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Ontario Construction Secretariat’s annual survey points to stronger year for building construction industry


According to a comprehensive survey of the construction industry in Ontario, almost half of building contractors in the province expect that they’ll be busier this year than in 2010.

The annual survey of industrial, commercial and institutional building contractors reveals that 44 per cent anticipate more work this year, and 34 per cent expect to increase their number of employees. The survey, parts of which were released by the Ontario Construction Secretariat, was conducted by Ipsos Reid.

“There’s good news this year, but it is tempered with some underlying caution,” notes Sean Strickland, CEO of the Secretariat. While 55 per cent of survey respondents express optimism about the economy, this number is soft in that it is largely made up of those who say the economy is only ‘somewhat good’ rather than ‘very good’.

“Like most Canadians, Ontario’s contractors are optimistic about the future, but are concerned about how much business expansion will actually occur in the coming year,” says Strickland.

Firms in the GTA are the most positive about their prospects. Those in Southwestern Ontario and particularly firms in the Windsor-Sarnia region, hit by the slowdown in the auto and petrochemical industries, are the most negative.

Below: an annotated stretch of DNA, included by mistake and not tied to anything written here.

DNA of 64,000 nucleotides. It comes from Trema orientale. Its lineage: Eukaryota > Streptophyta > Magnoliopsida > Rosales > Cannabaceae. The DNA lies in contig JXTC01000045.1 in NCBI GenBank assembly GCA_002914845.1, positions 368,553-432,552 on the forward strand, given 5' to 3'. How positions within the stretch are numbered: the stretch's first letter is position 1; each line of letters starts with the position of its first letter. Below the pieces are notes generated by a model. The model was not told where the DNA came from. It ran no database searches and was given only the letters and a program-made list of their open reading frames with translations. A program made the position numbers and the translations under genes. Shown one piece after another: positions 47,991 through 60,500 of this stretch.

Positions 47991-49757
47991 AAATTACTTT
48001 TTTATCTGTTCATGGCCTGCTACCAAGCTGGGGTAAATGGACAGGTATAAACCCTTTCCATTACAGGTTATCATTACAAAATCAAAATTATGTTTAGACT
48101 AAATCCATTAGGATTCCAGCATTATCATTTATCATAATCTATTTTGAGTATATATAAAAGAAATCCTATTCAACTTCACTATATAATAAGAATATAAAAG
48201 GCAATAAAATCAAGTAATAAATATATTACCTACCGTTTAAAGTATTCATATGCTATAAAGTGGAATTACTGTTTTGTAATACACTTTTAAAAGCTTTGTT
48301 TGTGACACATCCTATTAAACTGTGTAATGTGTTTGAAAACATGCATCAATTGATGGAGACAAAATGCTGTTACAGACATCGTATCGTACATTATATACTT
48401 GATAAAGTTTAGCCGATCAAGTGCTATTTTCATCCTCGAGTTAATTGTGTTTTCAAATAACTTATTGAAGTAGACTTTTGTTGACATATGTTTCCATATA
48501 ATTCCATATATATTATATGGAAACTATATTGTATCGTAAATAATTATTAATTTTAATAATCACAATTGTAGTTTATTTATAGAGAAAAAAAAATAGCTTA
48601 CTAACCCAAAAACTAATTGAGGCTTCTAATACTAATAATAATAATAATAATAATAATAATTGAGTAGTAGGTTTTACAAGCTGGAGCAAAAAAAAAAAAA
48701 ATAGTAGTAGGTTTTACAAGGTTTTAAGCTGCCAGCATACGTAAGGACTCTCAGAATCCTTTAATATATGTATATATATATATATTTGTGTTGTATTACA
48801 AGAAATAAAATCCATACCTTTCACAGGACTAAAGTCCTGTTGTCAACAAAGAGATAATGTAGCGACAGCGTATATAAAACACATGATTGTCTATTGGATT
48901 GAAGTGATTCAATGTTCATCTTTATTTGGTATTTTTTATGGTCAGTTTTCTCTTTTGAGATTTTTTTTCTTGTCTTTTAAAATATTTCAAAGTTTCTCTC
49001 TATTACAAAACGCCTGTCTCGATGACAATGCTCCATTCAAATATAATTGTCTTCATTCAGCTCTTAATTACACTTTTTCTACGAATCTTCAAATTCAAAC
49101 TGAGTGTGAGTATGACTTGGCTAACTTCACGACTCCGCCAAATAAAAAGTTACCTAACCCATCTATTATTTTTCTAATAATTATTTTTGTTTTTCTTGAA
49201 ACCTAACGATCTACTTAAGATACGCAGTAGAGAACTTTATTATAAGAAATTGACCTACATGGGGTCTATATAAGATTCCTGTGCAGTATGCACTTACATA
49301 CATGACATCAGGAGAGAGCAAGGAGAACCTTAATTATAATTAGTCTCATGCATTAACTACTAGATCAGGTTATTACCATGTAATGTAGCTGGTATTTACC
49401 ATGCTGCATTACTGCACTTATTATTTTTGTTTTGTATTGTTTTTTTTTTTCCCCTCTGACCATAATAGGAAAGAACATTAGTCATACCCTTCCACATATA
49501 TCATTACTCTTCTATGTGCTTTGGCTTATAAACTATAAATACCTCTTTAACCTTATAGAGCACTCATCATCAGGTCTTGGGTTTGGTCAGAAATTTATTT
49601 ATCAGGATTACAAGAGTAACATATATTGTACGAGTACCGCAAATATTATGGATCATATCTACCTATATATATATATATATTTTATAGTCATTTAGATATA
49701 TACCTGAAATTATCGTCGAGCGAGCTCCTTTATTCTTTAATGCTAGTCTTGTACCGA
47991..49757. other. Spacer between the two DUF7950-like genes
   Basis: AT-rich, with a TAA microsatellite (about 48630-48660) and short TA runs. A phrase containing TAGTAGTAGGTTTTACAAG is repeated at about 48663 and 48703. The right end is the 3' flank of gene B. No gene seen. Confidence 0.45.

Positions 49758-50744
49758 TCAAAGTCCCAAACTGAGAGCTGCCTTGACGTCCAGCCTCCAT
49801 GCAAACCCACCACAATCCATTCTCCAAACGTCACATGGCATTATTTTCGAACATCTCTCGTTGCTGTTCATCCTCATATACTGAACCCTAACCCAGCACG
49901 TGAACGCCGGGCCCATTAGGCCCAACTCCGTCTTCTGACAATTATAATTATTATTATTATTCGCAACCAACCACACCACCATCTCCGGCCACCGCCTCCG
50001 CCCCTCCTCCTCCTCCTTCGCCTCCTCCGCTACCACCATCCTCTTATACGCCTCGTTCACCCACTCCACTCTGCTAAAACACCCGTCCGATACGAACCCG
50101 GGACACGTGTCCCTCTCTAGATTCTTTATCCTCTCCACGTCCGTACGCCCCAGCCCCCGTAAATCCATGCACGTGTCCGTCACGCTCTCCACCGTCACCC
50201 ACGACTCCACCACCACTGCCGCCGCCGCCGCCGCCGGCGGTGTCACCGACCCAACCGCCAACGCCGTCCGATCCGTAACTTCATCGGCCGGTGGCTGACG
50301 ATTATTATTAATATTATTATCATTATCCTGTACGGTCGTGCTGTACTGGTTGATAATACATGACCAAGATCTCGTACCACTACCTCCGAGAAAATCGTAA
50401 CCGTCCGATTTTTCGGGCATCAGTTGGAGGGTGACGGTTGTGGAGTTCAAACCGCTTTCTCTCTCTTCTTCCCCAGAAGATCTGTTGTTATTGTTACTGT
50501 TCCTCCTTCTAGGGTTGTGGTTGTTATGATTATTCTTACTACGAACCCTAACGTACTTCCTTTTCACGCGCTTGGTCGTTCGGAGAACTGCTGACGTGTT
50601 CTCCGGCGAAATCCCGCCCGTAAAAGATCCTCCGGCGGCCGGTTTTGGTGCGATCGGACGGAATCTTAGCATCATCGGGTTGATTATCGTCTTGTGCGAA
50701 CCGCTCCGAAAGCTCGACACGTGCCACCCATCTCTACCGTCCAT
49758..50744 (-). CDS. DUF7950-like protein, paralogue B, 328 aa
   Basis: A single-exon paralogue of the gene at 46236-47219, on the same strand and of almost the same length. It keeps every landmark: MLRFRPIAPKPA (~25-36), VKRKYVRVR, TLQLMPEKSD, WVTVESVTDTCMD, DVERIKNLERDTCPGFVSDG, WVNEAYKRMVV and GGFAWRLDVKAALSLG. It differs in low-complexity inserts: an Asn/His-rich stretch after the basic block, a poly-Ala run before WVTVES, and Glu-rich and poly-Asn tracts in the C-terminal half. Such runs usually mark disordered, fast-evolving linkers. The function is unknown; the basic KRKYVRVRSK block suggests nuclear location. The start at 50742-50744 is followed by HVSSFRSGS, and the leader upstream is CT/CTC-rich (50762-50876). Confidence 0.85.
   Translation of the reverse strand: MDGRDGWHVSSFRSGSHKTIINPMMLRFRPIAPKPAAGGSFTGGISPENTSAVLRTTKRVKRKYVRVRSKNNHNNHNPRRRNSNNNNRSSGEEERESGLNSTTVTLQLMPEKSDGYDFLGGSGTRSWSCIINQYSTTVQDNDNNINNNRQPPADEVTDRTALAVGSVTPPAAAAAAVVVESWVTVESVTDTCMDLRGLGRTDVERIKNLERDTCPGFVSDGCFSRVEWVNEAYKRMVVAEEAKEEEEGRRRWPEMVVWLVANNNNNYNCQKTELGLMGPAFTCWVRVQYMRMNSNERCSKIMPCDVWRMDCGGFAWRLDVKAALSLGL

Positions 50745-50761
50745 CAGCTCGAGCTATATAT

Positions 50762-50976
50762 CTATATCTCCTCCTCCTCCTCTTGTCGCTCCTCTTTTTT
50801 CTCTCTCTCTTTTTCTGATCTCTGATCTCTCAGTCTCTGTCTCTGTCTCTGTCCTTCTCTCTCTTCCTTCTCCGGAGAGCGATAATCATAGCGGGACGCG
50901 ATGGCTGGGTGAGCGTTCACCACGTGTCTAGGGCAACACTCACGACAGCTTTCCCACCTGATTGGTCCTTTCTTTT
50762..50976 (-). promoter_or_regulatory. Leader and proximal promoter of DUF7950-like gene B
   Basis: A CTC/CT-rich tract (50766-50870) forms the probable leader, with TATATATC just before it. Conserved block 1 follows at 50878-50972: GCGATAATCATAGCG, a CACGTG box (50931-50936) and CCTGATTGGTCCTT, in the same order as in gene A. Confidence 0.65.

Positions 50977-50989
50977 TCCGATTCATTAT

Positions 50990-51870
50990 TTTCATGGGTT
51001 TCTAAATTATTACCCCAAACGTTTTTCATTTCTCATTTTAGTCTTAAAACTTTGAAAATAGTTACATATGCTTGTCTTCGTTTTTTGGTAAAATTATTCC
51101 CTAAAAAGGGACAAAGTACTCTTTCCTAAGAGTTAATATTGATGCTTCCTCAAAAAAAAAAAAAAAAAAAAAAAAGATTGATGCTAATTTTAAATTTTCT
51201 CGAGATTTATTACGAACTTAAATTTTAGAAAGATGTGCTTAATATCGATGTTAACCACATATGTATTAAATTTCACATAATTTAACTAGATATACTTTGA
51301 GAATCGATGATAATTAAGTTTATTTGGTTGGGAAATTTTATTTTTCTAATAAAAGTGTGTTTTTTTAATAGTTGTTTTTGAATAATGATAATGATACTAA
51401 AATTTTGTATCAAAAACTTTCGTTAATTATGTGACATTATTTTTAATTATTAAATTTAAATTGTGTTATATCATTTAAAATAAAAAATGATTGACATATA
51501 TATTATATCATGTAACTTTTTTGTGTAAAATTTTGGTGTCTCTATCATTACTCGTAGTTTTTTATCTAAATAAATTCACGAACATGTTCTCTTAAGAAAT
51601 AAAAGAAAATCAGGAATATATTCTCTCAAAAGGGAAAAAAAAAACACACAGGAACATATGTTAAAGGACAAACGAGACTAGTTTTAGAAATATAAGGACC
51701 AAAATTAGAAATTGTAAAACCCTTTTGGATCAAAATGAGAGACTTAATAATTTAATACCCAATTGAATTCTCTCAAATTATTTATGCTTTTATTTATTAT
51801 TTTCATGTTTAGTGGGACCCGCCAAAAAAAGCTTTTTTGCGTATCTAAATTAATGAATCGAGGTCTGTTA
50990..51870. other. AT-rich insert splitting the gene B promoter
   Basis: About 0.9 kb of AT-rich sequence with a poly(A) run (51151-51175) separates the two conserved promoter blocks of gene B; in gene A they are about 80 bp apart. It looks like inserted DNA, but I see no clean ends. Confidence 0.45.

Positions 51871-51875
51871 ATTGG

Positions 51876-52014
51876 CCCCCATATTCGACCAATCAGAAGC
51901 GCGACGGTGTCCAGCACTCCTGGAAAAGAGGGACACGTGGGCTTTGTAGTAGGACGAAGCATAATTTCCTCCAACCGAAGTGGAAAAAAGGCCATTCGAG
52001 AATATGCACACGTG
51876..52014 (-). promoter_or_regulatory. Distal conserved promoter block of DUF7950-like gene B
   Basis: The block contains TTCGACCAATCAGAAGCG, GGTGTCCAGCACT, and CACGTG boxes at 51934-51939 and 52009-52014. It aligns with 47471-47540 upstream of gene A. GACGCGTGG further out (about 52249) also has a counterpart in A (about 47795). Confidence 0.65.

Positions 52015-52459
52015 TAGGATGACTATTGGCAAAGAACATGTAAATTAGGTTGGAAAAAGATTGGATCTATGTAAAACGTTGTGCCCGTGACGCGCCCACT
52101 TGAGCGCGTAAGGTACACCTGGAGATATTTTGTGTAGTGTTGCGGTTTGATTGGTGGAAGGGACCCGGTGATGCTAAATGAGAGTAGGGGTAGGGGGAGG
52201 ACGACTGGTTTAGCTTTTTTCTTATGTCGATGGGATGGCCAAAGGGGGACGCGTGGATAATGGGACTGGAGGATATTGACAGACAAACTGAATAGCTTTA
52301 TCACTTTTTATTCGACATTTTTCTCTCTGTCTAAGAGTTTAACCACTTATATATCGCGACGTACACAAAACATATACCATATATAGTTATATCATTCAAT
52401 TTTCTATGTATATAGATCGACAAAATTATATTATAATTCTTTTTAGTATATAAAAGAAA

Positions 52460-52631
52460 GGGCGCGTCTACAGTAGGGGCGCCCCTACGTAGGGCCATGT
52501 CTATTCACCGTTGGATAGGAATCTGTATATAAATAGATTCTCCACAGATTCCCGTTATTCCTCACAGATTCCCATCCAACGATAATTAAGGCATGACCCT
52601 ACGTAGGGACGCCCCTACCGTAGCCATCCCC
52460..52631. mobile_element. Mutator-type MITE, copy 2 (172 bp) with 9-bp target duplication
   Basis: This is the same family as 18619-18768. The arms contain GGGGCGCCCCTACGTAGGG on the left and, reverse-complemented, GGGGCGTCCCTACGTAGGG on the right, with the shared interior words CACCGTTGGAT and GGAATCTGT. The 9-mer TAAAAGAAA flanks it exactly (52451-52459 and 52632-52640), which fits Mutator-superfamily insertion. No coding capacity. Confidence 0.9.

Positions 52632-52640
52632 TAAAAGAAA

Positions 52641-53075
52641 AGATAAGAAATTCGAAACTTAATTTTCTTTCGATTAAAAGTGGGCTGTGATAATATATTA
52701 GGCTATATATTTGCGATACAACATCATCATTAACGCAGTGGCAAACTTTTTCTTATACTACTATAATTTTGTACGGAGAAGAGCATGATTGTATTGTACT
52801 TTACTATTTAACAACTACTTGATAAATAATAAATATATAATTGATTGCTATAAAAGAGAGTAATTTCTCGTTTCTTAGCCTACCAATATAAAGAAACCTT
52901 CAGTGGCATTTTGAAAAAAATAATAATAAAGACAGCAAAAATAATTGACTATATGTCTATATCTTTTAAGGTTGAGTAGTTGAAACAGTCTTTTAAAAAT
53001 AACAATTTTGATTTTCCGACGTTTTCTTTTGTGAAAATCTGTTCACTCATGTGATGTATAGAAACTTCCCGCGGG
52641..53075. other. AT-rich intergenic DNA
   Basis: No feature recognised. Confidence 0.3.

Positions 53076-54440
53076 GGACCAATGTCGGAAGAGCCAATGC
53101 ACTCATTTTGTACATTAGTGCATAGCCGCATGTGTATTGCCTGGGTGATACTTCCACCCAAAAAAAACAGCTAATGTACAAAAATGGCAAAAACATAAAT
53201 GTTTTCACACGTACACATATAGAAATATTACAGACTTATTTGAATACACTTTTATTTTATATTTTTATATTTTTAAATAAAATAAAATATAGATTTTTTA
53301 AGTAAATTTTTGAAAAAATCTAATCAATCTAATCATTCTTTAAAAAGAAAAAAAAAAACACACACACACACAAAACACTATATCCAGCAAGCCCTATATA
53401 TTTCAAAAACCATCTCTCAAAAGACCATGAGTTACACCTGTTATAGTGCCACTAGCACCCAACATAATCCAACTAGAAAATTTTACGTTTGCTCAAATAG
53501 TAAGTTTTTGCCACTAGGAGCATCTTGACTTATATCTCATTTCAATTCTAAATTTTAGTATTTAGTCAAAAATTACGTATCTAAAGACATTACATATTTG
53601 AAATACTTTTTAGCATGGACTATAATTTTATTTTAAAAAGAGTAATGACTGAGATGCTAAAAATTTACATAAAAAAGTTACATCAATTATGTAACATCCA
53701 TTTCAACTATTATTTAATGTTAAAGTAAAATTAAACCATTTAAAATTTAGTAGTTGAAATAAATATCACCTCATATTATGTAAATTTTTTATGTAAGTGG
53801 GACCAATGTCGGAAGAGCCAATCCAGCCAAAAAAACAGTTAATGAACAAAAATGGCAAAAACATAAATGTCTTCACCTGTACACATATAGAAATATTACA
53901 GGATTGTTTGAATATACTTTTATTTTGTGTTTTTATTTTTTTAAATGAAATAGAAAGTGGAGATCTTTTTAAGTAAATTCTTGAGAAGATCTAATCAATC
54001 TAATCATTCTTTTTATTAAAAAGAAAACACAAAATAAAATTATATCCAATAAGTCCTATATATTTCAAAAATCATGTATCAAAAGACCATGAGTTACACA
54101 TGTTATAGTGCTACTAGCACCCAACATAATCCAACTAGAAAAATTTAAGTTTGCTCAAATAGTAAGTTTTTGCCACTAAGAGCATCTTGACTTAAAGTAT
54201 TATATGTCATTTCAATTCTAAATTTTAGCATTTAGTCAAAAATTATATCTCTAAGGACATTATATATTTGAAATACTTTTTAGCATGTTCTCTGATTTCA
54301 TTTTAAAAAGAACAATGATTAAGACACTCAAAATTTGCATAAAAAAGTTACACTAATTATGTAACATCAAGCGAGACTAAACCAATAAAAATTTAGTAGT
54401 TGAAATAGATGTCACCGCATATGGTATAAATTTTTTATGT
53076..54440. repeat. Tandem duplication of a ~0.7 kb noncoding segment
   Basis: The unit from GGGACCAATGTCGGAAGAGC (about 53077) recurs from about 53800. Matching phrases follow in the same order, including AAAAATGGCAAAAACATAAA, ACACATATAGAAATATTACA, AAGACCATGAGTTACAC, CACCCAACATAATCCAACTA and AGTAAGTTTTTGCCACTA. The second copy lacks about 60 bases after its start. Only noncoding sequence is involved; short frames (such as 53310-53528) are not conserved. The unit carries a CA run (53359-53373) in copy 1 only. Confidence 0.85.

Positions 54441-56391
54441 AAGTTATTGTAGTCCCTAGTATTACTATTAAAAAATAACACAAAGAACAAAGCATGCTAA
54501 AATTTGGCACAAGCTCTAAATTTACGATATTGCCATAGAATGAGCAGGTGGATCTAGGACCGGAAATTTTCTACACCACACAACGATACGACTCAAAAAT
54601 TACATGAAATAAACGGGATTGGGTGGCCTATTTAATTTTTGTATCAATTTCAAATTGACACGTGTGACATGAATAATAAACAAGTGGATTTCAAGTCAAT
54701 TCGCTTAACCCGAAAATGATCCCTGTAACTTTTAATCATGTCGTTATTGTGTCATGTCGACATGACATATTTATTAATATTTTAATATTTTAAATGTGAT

Firms located in the GTA and Central Ontario are the most likely to be anticipating workforce increases this year, which is consistent with their forecast for an improved level of business. Given a tougher year expected by contractors in Southwestern Ontario, it is not surprising that firms in that region are less likely to anticipate expanding payrolls in 2011.

According to the survey, the commercial sector is expected to lead in increased construction activity this year followed by the industrial sector. The percentage of contractors expecting to conduct more work in the institutional sector is down from 2010, consistent with the perception that the budget constraints of government will slow institutional projects.

Building contractors identify three factors that continue to limit their growth:

  • Skilled Labour – The availability of skilled labour and staff is seen as the key barrier to business expansion. Furthermore, only 18 per cent of the survey respondents expect the availability of skilled construction workers to increase in 2011. This points to the need for further awareness of career opportunities in the skilled trades and improved employment opportunities for apprentices with construction employers.
  • Economic Issues – While 2010 was a better year for contractors, it appears that the effects of the recession are still lingering in their minds.  Case in point, survey respondents are only cautiously optimistic about Ontario’s economic prospects and the ability of the private sector to be a growth leader.  Employers are still concerned about access to financing, cash flow and the availability of new projects.
  • The Competitive Nature of the Industry – Almost half (46 per cent) of all firms expect the level of competition from other firms to increase in 2011. The industry is highly fragmented, with the vast majority of firms (86 per cent) employing fewer than 50 individuals. 67 per cent of firms work on projects valued at less than $500,000.



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